Stoppard, Tom "The Real Inspector Hound"

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The Arrogance of Reality Heidi-Jo Fonley English 254 Dr. Ken Pellow 5 March 2002 The Arrogance of Reality In his stage play, The Real Inspector Hound (1968), Tom Stoppard criticizes western society's inheritance from logical positivism and Aristotelian philosophy that claims it is possible to know what is real and what is illusion. He sets up a definitive boundary between reality and make-believe then destroys it, thereby throwing his audience into uncertainty. He does this by using the play-within-a-play method of absurdist drama but then adds a twist; he changes the identity of the players. Thus, Stoppard illustrates that reality is not the fixed boundary that Aristotelian philosophy has taught modern, western society to believe, but it is rather a fluid, conditional quality, and illusion is more difficult to distinguish than originally thought.

As would happen in any realist play, Stoppard begins by allowing the audience to compartmentalize his two main characters.

The audience is given Moon and Birdboot, who are play critics, that are slightly self-absorbed for they only listen to about half of the answers to the questions they ask each other, just as might be expected from two rather arrogant play critics.

Moon: Yes, getting away with murder must be quite easy provided that one's motive is sufficiently inscrutable.

Birdboot: Fickle young pup! He was deceiving her right, left and centre. Moon: [thoughtfully] Of course. I'd still have Puckeridge behind me---- Birdboot: She needs someone steadier, more mature---- Moon: --And if I could, so could he---- Birdboot: Yes, I know of this rather nice hotel, very discreet, run by a man of the world---- Moon: Uneasy lies the head that wears the crown.

Birdboot: [Pause] Hello-what's happened? Moon: What? Oh yes-what do you make of it, so far? (pp. 2805) Stoppard adds to the ease of compartmentalizing by giving his audience rather obvious stereotypes. The above quote also show that Moon is the under-appreciated, under-recognized, second-in-command. And that Birdboot is the licentious, adulterous, veteran critic, who has numerous affairs with young, pretty actresses on the pretense and/or bribery of giving them a good review to further their careers. Stoppard, thus, leads his audience into the false security that the critics are part of the audience. The audience knows rationally that they are actors in the play, but they subconsciously push them into the category of spectators that the audience themselves occupy. This is Stoppard's first step in blurring the lines between reality and illusion; he makes the proscenium arch fluid and moveable. It no longer stops at the edge of the stage.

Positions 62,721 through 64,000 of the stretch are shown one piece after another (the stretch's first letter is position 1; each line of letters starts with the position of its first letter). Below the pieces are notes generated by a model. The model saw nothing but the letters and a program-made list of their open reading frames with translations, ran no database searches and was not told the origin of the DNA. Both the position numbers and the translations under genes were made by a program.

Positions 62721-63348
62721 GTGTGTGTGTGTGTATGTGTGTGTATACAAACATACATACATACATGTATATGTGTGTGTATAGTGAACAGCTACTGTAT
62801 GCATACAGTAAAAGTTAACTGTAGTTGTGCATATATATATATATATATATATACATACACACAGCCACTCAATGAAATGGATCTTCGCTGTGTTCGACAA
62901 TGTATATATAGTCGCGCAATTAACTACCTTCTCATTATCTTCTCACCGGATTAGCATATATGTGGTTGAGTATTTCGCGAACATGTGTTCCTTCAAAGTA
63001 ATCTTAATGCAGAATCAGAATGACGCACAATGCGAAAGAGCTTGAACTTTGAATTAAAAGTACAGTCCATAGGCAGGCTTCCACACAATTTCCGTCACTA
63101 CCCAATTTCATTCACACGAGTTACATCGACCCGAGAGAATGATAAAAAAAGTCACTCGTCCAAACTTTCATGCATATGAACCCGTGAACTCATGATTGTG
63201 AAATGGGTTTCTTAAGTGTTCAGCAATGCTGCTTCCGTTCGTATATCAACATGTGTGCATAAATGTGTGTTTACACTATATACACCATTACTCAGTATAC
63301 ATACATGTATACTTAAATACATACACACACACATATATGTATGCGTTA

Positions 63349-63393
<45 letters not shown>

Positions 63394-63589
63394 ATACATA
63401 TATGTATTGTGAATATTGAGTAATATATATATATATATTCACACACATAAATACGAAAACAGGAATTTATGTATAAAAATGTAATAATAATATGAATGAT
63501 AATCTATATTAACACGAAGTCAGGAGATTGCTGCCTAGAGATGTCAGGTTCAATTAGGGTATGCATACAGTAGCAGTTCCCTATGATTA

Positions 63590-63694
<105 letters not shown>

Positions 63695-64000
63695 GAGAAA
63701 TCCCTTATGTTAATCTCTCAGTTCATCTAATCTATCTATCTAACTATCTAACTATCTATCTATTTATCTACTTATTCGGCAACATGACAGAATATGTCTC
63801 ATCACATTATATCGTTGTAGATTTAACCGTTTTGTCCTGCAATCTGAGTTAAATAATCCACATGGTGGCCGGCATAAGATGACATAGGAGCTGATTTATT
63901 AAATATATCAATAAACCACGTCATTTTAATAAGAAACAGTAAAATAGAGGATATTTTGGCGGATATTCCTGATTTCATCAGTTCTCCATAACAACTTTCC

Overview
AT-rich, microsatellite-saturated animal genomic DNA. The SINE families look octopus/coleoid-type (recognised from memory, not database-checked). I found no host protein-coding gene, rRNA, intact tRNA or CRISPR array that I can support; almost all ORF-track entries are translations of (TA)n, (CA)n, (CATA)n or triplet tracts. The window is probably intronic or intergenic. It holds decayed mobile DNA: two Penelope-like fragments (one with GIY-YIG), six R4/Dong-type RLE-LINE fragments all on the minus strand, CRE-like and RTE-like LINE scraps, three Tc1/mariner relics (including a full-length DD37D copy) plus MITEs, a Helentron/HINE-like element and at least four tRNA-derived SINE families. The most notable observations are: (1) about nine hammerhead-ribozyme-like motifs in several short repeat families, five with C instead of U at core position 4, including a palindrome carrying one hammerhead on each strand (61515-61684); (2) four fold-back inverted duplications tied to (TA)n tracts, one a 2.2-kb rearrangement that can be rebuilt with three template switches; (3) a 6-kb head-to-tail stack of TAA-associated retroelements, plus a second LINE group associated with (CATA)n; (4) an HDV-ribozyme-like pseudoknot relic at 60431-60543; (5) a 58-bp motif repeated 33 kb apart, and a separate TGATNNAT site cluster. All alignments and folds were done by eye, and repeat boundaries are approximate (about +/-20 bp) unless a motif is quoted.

For the most part, the play has fit neatly into the audience's typical idea of secure, adult let's-play-pretend. Stoppard erupts this security abruptly by changing the roles of four main characters: Moon, Birdboot, Simon, and the (fake) Inspector. Simon Gasconyne is killed (pp. 2805) and Moon frustrated with listening to a phone ringing on stage gets up to answer it (pp. 2806). It turns out to be Birdboot's wife (pp. 2806) he goes on stage to talk to her but never leaves as Moon does. Felicity, the young actress Birdboot was entertaining the previous evening, enters in her role and recognizes Birdboot. She places him in the role of Simon (pp. 2807) and since both have the same lecherous personalities the role fits. Moon enters the play, as another fake Inspector Hound later on when Birdboot figures out the dead body, which has been on stage for the entire play, is really Higgs. Birdboot is shot and Moon runs up on stage and Cynthia, the lady of the house, enters seeing Moon as the Inspector (pp. 2811). Moon tries to return to his seat but stops because it is occupied (pp. 2812). Simon and the first Inspector Hound are now playing the role of the critics (pp. 2812). All of this switching of roles erodes the comfortable idea of pretend the audience was enjoying. Since they have already subconsciously placed themselves and the critics in the same category of spectators, they become part of the play along with the critics. Where is the line between illusion and reality? Stoppard has now shown his audience that illusion and reality are fluid rather than solid.

Stoppard has effectively destroyed the proscenium arch altogether, and thus destroys the line between reality and illusion. This not only shows the fluidity of illusion and reality but also that they are not two separate concrete concepts but instead are conditional in nature. The may depend upon circumstances such as the position Moon finds himself facing: "But I didn't kill-I'm almost sure I…" (pp. 2814). Did Moon kill Higgs or did someone else? "Moon: …Puckeridge! You killed Higgs-and Birdboot tried to tell me" (pp. 2814). Moon is facing Magus, the half brother of Cynthia, who turns out to be Puckeridge, a subordinate of Moon, who turns out to be the real Inspector Hound (pp. 2814). Here Stoppard switches Magnus' identity from that of a supposedly illusionary character to a supposedly real person (i.e. Magus = illusional -- to Puckeridge = real --to the Real Inspector Hound = illusional, or possible both note the word real) in order to show the conditional quality of illusion and reality.

Throughout this play, Stoppard wants his audience to see that we all play roles depending upon our current circumstances that just are. The roles aren't illusion but may not necessarily be real either. He wants society to see that the line between these isn't as easily defined as we may like. By first blurring the line between which play is illusion and reality then blurring the line between identities; his play exemplifies this with its spiral into the fluidity of illusion vs. reality.

Works Cited The Norton Anthology of English Literature, Seventh Edition. Volume 2. 2785